Synthesis of glycerol carbonate from glycerol and urea using gold-supported catalysts
Synthesis of glycerol carbonate from glycerol and urea using gold-supported catalysts
Au/MgO-type catalysts for the carbonylation of glycerol with urea. Effect of the morphology and macro/meso-porous structure of the support
M. Van Oudenhove1, W.Y. Hernández2*, A. Verberckmoes1 and P. Van Der Voort2
1 Industrial Catalysis and Adsorption Technology (INCAT), Department of Industrial Technology and Construction, Faculty of Engineering & Architecture, Ghent University, Valentin Vaerwyckweg 1, 9000 Ghent, Belgium.
2 Center for Ordered Materials, Organometallics & Catalysis (COMOC), Department of Inorganic and Physical Chemistry, Ghent University, Krijgslaan 281-S3, 9000 Ghent, Belgium.
Keywords: Gold catalysts, magnesium oxide, macro/meso-porous structure, glycerol conversion
The reaction of glycerol with urea to form glycerol carbonate has become a relevant research topic during the last few years. This process utilizes two inexpensive and readily available compounds and additionally provides a route to upgrade the surplus production of glycerol formed in large quantities as byproduct during the production of biodiesel . Although the reaction of glycerol with urea can proceed by increasing the temperature of the system, several heterogeneous catalysts (mostly Zn-based ones) have been found to improve its rate and selectivity to glycerol carbonate . It is accepted that the existence of well-balanced acid-base properties of the catalyst are responsible of the activity and selectivity during the reaction. Hutchings et al.  presented a gold supported on magnesia catalyst as a high active and selective system for the glycerolysis of urea. These authors suggest that the combination of the basic properties of the support with the Lewis acidity of the gold-supported nanoparticles results in the improvement of the yield and selectivity. Moreover, the support can also play an additional role concerning to the stabilization of the gold nanoparticles and/or the occurrence of different metal-support interaction effects (e.g. charge withdrawing effects). Thus, the rational design of MgO-type supports (considering parameters such as morphology and porous structure) and the study of the gold-support interactions originated in these types of materials represent a feasible way to improve the catalytic efficiency and stability of Au/MgO-type catalysts.
This work describes the synthesis of MgO-type supports by a hydrothermal synthesis route, employing Pluronic P123 block copolymer surfactant or cetyltrimethylammonium bromide (CTAB) as soft-templates. Gold nanoparticles were deposited on the most relevant supports (in terms of surface and morphology) and used as catalysts for the synthesis of glycerol carbonate.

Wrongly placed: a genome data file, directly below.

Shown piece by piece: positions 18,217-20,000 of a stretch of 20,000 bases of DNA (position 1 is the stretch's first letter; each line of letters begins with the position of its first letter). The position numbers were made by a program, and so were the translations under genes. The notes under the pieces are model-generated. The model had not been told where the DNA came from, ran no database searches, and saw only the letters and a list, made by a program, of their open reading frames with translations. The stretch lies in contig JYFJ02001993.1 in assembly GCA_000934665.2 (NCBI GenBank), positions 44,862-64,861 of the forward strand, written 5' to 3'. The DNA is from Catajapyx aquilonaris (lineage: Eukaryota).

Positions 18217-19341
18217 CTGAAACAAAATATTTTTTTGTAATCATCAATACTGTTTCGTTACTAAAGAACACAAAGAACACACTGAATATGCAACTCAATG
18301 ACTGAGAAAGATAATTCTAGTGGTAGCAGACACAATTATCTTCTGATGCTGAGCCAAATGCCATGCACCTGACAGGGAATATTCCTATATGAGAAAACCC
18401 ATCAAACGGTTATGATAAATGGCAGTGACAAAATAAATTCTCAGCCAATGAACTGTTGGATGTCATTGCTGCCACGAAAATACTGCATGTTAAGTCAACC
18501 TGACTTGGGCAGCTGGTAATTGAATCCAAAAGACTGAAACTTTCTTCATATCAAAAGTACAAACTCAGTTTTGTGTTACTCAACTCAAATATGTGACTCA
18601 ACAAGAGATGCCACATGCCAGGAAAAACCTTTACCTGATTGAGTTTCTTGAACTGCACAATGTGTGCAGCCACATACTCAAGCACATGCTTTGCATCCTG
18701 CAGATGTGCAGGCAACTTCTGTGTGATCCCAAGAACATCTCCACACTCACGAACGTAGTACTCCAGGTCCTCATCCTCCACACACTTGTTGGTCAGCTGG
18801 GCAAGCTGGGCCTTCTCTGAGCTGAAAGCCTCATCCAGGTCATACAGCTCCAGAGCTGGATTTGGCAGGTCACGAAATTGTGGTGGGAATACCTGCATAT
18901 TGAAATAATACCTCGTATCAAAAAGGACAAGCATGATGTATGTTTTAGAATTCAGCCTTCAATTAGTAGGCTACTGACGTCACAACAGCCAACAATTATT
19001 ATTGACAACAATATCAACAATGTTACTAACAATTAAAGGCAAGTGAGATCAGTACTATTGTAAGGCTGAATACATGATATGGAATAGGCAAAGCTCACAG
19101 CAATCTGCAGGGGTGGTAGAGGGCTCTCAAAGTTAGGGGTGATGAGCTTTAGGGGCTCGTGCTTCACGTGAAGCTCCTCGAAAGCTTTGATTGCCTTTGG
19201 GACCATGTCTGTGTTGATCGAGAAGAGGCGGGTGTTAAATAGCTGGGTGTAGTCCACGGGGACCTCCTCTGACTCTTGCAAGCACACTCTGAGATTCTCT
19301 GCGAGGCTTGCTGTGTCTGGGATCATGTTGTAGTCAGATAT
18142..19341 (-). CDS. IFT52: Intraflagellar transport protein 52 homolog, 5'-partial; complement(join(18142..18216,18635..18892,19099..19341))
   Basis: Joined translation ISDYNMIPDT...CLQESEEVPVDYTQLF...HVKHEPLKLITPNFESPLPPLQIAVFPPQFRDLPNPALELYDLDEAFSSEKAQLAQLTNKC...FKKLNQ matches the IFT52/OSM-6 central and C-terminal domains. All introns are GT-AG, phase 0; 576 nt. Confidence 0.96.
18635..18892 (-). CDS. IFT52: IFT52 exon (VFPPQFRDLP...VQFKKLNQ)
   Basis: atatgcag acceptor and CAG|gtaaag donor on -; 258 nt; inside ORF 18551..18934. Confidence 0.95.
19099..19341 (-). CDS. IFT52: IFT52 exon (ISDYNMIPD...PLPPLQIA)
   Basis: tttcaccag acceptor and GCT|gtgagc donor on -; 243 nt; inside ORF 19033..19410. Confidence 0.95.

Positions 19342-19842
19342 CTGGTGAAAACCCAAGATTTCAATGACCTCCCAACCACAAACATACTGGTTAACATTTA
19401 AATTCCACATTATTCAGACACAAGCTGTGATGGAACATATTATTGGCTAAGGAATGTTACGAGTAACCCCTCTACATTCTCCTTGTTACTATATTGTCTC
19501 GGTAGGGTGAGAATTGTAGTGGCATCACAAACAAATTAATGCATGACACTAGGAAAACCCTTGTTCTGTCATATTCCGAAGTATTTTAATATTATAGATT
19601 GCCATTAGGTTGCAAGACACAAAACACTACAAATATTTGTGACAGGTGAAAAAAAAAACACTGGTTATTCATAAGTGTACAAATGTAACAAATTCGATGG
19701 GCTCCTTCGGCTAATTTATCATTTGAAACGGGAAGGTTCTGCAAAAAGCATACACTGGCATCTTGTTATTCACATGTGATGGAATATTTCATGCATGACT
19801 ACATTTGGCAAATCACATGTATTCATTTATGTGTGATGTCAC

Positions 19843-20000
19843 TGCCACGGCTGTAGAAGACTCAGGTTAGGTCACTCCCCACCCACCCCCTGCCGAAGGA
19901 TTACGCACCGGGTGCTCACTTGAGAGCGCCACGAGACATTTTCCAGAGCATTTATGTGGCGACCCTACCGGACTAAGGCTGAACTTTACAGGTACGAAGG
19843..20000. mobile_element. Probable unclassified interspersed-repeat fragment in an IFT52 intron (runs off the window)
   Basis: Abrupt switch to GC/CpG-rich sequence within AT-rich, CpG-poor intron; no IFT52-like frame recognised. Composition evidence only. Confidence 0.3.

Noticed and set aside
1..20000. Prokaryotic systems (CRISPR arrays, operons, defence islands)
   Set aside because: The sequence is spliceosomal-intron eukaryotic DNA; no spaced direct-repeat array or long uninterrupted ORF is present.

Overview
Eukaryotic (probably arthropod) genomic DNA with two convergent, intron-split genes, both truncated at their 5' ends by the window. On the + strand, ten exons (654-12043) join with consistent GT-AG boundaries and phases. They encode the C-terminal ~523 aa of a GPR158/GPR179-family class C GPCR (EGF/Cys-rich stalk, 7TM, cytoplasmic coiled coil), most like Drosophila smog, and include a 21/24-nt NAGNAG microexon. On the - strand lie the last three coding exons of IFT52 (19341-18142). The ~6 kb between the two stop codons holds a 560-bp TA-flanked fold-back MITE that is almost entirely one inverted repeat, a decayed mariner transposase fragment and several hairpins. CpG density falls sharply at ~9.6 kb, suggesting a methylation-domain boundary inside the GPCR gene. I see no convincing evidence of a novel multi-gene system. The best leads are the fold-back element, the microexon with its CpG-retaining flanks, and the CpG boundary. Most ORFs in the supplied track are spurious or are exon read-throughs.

In a typical synthesis, P123 or CTAB were dissolved in water at 60 ºC and under vigorous stirring to form a transparent solution. After that, the Mg(NO3)2.6H2O was added the to the clear solution (surfactant/Mg molar ratio equal to 0.03). An aqueous ammonia solution (25 wt%) was added dropwise at room temperature to the resulting liquid mixture under stirring until having a final pH close to 10. After precipitation, the slurry was transferred to a 50-mL Teflon-lined stainless steel autoclave for hydrothermal treatment at the selected temperature (120 ºC) for 12 or 24 h. The obtained solid was filtered out and washed three of four times with distilled water and ethanol (for the removal of the majority of the surfactant) and then dried overnight at 100 ºC. MgO was formed by calcination at 500 ºC, 3h, using a very slow calcination program.
3 Results and discussion
Figure 1 shows the XRD patterns of the samples calcined at 500 ºC. All the materials present the reflections characteristic of a pure MgO periclase-phase. Nevertheless, depending on the surfactant used, the MgO particles exhibit a different morphology. The SEM micrographs of the samples prepared with P123, CTAB and without addition of surfactant are shown in figure 2-a, 2-b and 2-c, respectively. In the absence of surfactant or using CTAB, a similar morphology of hexagonal nanoplates is observed. Higher agglomeration is seen without using surfactant. On the other hand, the presence of P123 provokes the formation of randomly piled aggregates of sheets. Those types of structures allow the formation of flower-like agglomerates with an open macroporous structure.
In all the prepared samples, the textural analysis reveals the formation of mesoporous structures (isotherm adsorption IV-type). However, the material synthesized in presence of P123 is the one with the highest surface area and pore volume.
Fig. 2. SEM images of a). P-120-12-500, b). C-120-12-500 and c). W-120-12-500 materials
Table 1. Textural properties of the synthesized materials
Pore Vol. (cm3/g)
Av. Pore size (Å)
The combination of an open macro and mesoporous structure and a relevant surface area make the P-120-12-500 solid an interesting material to support gold-nanoparticles. Such textural and morphological properties are expected to influence the stabilization and dispersion of the deposited metallic phase and the diffusional process involved during the catalytic reaction.
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